SE: Well that’s right, the slightest, you know I just don’t understand people that don’t read.

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AS: Yeah, it’s like all those –

SE:… hours of pleasure, puts me to sleep sometimes [laughs]. I’m reading and I’ll suddenly find the book starts going down and I’ve nodded off, but yeah it’s good.

AS: Erm, so… erm… trying to think of something else to ask.

SE: I’m trying to think of something Mary said that sort of sparked memories …

AS: Mm … well did you ever use bookshops like, I think it was called the Red Circle Library?

SE: No, no I don’t remember that at all, no … but, mm, some of the older ladies they remember that so perhaps it was a little bit perhaps before my time. I don’t know. Is it still going now?

AS: Well I’ve never seen any, so …

SE: No, they talked about the Boots down on the Moor and I don’t remember that. The one I remember was on Fargate. And there was a lot to choose from, and she mentioned that too, I read Nevil Shute and Mary brought a book out and it was a book club and I didn’t belong to that but I still got a lot of their books on the shelf. I can’t remember – we must have paid a subscription and got one every month I should think.

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AS: … I don’t know what else to say.

SE: [laughing] I think I’ve dried up now.

AS: I had a prompt sheet of questions but I think I’ve gone through most of them.

SE: I shall probably get home and remember lots of things that I should have said to you. [laughs].

AS:  Well, I was going to ask, do you prefer when, well, between the years I guess when we’re looking at, were you more of a fiction or non-fiction …?

SE: A fiction, yeah. I did read, there was a sort of Romany books I used to read but I can’t remember who wrote that, mm about the countryside. I enjoyed that, I really can’t remember who – it’ll probably come back to me when I’m at home. I should have made notes shouldn’t I? But you don’t.

AS: Ah you never do. You think, ‘ah I’ll remember it’.

SE: I do write down what I read now ‘cause, you know I’ve read so many sometimes I forget how much I’ve read so I have a quick look through to see if I’ve read it before, so I’ve got a little book which I take out  when I go to the library, just to prompt me.

AS: Mm … I think, I had a question but then I forgot it [laughs] mm, oh lord I’ve totally forgotten how to talk.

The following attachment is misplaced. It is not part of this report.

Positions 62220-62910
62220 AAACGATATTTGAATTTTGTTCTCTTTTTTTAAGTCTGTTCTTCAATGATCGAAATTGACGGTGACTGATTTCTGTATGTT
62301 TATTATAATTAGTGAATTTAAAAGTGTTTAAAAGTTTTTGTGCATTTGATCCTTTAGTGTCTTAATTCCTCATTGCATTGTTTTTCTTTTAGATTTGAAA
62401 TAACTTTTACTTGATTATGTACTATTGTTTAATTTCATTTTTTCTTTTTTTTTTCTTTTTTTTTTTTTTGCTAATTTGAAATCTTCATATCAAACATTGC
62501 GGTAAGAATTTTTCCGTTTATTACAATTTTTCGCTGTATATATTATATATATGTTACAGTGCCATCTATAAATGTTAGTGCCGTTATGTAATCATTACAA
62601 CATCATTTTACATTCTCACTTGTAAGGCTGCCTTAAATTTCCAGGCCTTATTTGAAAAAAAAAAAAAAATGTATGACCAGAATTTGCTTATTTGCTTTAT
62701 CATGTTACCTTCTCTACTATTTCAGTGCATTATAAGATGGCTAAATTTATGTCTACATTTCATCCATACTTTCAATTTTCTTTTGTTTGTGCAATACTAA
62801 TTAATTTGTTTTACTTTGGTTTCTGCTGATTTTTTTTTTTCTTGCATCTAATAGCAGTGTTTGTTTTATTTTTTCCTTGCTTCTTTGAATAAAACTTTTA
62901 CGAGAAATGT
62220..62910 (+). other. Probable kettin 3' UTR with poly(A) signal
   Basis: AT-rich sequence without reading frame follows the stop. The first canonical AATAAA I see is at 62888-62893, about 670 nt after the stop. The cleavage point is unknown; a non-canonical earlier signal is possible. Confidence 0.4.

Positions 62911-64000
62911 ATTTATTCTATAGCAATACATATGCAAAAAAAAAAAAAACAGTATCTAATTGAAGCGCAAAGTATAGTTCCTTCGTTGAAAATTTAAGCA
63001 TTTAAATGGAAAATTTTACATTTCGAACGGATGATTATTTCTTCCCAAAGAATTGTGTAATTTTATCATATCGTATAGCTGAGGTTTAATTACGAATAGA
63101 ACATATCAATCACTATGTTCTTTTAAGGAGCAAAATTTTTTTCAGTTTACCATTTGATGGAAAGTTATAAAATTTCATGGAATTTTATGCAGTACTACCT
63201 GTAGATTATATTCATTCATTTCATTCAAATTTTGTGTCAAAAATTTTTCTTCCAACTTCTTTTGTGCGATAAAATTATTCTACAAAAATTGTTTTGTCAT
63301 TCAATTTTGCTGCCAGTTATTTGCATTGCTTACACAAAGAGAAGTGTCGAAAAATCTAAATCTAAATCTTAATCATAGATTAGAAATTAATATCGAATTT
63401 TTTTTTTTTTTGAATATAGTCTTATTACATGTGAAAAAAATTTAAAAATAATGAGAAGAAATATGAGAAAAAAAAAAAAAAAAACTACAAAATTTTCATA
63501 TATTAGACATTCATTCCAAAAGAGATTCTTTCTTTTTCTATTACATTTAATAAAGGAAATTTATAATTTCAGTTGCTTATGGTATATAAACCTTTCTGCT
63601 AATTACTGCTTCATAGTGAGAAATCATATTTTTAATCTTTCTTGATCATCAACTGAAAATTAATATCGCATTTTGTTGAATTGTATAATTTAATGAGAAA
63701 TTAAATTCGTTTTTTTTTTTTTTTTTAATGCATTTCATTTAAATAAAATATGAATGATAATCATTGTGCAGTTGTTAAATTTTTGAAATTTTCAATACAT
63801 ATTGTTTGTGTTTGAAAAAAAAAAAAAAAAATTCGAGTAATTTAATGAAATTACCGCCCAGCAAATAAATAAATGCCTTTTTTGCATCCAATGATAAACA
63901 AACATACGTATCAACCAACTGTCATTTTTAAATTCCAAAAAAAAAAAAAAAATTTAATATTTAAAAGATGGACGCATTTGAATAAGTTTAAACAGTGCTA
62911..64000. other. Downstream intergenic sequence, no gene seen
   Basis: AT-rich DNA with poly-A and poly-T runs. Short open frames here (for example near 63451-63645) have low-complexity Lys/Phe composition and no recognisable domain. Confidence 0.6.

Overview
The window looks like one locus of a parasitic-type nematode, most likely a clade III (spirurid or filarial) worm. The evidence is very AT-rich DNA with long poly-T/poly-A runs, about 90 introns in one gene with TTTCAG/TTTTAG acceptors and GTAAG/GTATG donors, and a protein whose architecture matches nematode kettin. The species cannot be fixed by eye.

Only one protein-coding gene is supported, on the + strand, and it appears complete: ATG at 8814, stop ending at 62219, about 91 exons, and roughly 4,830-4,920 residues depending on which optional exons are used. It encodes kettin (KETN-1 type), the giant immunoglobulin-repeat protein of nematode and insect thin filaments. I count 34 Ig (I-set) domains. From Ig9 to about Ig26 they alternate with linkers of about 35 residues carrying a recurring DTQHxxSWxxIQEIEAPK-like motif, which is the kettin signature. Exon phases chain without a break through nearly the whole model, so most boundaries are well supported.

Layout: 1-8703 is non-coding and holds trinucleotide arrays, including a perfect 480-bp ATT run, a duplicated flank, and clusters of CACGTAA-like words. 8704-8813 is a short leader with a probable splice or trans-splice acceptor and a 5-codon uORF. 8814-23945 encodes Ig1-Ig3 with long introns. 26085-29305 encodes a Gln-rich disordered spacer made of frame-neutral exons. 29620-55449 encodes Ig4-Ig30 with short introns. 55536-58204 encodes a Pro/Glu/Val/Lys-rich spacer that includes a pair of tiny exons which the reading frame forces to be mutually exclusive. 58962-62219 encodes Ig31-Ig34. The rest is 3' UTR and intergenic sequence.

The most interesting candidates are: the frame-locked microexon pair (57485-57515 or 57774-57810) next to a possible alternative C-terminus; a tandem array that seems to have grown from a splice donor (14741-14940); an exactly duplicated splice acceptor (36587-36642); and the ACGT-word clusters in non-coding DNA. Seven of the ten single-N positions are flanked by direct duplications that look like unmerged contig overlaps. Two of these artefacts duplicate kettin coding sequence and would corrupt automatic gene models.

SE: It’s gone a lot easier than I thought you know, because when Mary first asked me I thought, oh I just cannot think, but as soon as I got in here and I knew the years and how old I was, it got easier for me.

AS: Yeah, is there anything else you want to say regarding books about, you know, the impact they had or, …?

SE: No, I don’t think so no.

AS: You think so? Okay … well for a first interview that wasn’t so bad, and thank you for letting me ask you questions.

SE: It’s a pleasure.

Access Sheila’s reading journey here.

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Love on the Dole in Sheffield: a Unique Story (Part Two)

Professor Chris Hopkins of Sheffield Hallam University continues his account of Love on the Dole in Sheffield.

Sheffield was unique in having the serialisation of the novel (described in Part One) and the play version of Love on the Dole in the public eye at the same time. The play adaptation (made by Greenwood with Ronald Gow) was as great a success as the novel when produced in 1935. Two separate companies toured simultaneous productions until 1937 and Greenwood said that by 1940 three million people had seen the play (letter to the Manchester Guardian, 26/2/1940). Productions went to almost every city and most towns in Britain. For example, during 1936 alone their venues (normally for a week of performances) included places such as Barrow, Birmingham, Brighton, Brixton, Cambridge, Cardiff, Douglas (Isle of Man), Eastbourne, East Ham, Edinburgh, Finsbury Park, Folkestone, Gateshead, Hackney, Keighley, Leeds, Lewisham, Liverpool, Luton, Manchester, New Cross, Penge, Plymouth, Poplar, Rotherham, Scarborough, Sunderland, Swansea, Walthamstow, and Woolwich.[i]